Bibliothèque Électronique Lac Saint-Pierre

Exotic plant species of the St Lawrence River wetlands: a spatial and historical analysis

Lavoie, C. et Jean, M. et Delisle, F. et Létourneau, G. (2003). Exotic plant species of the St Lawrence River wetlands: a spatial and historical analysis. Journal of Biogeography , 30 (4). p. 537-549. DOI: 10.1046/j.1365-2699.2003.00854.x.

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Résumé

To evaluate the importance (number of species, plant cover) of the exotic flora in seven well-defined sectors of one of the most important transportation waterways in North America. To determine the impact of exotic species on wetland plant diversity and reconstruct the spread of some invasive species. Location St Lawrence River, southern Quebec. The exotic flora (vascular plants) of wetlands bordering the St Lawrence River was studied using 713 sampling stations (25 mi²) along a 560-km long corridor. Exotic species represent 13.7% of the vascular flora of the St Lawrence wetlands. The relative plant cover occupied by exotic species is high in some of the fluvial sectors (42-44%), but low (6-10%) in the estuarine sectors. Wetlands (marshes) surrounding islands were particularly susceptible to invasion by exotic plants. Historical, abiotic and landscape factors may explain the differences observed between sites. Purple loosestrife (Lythrum salicaria L.) is the most common exotic species of the St Lawrence wetlands, but other species, namely flowering-rush (Butomus umbellatus L.) and reed canary grass (Phalaris arundinacea L.) are much more invasive. There is no linear relationship between the exotic species cover and the diversity of wetland plants; low diversity sites can be dominated by either exotic or native plant species. In the other sites, exotic species generally have little impact on plant communities and can contribute to increase diversity. Common reed (Phragmites australis (Cav.) Trin. ex Steudel) and reed canary grass, both considered as exotic species in this study, clearly have a stronger impact on plant diversity than flowering rush and purple loosestrife. This study shows that the global impact of an invader cannot be adequately evaluated with only a few highly invaded sites. While nationwide strategies have been developed to control exotic species, large surveys are essential to adapt them to regional particularities.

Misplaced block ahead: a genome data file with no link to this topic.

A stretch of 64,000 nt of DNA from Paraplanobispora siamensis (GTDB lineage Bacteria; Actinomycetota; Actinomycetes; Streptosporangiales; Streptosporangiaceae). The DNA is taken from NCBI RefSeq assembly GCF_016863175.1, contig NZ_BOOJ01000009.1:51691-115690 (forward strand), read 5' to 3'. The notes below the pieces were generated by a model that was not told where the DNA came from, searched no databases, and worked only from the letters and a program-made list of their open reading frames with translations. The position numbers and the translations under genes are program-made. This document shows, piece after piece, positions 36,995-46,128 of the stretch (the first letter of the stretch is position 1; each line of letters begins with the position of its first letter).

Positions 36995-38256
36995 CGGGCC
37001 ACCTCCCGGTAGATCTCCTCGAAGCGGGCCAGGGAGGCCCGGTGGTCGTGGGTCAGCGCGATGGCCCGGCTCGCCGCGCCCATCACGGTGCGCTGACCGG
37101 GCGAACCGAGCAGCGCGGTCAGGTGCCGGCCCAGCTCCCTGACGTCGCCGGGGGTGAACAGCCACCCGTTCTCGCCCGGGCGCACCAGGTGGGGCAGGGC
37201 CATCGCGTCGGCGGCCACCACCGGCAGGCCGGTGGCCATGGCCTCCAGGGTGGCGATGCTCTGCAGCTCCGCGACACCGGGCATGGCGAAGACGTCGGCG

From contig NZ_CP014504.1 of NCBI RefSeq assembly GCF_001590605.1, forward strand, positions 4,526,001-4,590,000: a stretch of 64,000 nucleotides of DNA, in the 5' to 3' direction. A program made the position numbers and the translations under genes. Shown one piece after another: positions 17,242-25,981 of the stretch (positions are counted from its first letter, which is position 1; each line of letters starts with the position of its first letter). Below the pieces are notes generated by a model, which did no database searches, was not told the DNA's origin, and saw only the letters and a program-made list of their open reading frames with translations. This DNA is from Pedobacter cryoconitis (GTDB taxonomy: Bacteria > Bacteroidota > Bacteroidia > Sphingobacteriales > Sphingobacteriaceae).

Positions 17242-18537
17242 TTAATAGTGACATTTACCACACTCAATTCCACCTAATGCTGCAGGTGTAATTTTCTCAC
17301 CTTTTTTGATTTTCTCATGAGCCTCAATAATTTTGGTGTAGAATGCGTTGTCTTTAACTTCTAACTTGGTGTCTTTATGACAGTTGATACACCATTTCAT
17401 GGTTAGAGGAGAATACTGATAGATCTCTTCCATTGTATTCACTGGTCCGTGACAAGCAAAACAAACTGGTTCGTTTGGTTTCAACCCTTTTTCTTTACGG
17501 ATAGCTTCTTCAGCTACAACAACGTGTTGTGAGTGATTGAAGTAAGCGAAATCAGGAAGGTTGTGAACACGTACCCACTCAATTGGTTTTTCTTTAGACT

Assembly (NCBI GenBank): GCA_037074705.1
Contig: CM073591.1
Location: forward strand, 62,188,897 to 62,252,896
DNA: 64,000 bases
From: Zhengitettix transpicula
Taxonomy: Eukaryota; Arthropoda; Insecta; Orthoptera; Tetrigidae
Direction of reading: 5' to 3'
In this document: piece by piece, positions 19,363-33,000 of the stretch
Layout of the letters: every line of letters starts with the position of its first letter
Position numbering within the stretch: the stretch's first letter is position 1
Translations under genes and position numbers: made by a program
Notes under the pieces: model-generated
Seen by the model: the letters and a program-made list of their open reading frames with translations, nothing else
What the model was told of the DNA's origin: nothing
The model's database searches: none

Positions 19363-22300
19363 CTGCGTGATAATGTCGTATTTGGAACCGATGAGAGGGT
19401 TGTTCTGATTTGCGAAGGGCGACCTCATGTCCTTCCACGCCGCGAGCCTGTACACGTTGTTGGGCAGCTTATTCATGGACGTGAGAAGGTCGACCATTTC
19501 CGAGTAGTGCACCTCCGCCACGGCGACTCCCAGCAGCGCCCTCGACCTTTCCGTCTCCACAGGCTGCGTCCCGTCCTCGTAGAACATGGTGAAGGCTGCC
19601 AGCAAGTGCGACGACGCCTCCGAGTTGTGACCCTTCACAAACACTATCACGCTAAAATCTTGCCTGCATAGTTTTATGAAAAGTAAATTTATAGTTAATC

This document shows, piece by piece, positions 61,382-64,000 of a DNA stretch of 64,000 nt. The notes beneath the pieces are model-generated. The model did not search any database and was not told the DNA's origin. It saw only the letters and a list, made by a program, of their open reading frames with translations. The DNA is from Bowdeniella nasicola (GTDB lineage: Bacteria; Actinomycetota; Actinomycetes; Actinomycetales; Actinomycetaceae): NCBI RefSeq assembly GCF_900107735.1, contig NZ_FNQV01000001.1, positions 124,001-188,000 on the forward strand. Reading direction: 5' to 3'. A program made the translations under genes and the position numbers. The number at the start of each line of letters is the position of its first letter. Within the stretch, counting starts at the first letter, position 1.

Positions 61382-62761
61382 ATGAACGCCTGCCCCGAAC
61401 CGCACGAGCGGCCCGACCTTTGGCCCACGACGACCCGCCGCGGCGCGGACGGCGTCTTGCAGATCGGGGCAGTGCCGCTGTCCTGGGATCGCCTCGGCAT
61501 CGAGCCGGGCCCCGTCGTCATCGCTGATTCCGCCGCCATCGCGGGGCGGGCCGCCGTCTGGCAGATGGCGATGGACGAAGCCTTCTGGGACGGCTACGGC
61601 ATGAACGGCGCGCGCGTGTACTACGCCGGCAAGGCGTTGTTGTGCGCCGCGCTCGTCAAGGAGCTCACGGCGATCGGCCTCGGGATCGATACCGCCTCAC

Type de document: Article scientifique
Statut du texte intégral: Autre
Mots-clés libres: Butomus umbellatus, Diversity, Exotic species, Herbarium specimens, Invasive species, Lythrum salicaria, Phalaris arundinacea, Phragmites australis, St Lawrence River, Wetlands
Sujets: 1. Laboratoire de développement durable > 1.7. Environnement, écologie, écosystème
3. Végétation, milieux humides
3. Végétation, milieux humides > 3.3. Marais
3. Végétation, milieux humides > 3.4. Prairie humide
9. Nouvelles pressions > 9.3. Espèce végétale exotique
Date de dépôt: 02 avr. 2017 14:20
Dernière modification: 02 avr. 2017 14:20
URI: http://belsp.uqtr.ca/id/eprint/1085

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Coopérative de solidarité de la Réserve de la biosphère du Lac-Saint-Pierre
Concepteur de la BELSP : André Barabé, Ph. D.